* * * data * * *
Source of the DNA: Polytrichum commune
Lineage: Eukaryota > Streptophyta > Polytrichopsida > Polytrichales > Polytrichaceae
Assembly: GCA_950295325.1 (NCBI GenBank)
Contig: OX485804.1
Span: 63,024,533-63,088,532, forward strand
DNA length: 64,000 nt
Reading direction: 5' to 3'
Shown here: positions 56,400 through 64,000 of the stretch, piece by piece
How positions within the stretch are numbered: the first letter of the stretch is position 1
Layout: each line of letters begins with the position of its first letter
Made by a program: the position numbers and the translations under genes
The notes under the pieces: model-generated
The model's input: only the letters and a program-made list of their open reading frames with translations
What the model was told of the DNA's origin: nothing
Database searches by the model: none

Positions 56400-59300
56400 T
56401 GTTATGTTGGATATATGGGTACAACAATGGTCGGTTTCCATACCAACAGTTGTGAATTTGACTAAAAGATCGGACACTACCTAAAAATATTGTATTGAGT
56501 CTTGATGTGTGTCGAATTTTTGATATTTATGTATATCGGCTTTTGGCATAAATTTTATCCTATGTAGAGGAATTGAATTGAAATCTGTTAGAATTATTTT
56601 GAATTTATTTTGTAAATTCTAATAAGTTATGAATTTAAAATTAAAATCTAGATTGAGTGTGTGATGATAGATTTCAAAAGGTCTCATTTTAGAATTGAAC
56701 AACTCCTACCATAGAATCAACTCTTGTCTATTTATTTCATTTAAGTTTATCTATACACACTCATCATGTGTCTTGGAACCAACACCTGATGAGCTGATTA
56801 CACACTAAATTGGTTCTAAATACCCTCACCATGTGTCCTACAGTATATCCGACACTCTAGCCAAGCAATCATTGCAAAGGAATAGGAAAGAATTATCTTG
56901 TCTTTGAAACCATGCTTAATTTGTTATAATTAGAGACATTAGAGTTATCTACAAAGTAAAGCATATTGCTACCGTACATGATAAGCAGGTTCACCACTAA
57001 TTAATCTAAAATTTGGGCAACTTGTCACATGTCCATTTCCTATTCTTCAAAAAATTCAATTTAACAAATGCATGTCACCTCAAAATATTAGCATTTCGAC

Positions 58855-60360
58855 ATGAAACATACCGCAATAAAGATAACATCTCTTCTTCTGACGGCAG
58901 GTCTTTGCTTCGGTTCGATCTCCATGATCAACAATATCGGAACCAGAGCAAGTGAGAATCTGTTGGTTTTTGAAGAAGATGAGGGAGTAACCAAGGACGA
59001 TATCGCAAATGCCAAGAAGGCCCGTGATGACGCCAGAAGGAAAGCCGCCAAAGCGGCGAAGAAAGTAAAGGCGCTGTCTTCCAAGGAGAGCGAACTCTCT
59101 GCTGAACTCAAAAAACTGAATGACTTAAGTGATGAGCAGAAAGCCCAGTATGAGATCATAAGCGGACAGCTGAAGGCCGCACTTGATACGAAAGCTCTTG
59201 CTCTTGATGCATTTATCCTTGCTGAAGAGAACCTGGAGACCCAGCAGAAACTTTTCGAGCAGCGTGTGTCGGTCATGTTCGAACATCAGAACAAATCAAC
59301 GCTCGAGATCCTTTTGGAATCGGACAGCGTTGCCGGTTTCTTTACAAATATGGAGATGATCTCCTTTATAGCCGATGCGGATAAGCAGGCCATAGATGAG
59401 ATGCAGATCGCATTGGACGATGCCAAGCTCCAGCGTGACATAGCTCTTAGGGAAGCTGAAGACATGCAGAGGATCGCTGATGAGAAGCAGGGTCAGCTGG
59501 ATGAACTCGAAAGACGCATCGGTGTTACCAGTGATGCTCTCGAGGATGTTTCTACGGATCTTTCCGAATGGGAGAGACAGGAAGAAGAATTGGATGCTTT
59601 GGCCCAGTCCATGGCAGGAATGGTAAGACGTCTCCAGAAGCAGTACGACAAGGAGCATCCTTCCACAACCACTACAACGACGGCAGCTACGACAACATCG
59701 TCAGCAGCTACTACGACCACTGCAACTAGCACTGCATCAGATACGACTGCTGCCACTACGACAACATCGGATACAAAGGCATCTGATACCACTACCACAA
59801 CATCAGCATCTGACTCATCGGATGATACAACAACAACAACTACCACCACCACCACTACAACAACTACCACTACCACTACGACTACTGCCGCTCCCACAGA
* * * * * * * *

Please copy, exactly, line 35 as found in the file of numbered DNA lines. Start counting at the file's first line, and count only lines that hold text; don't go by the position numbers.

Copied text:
59701 TCAGCAGCTACTACGACCACTGCAACTAGCACTGCATCAGATACGACTGCTGCCACTACGACAACATCGGATACAAAGGCATCTGATACCACTACCACAA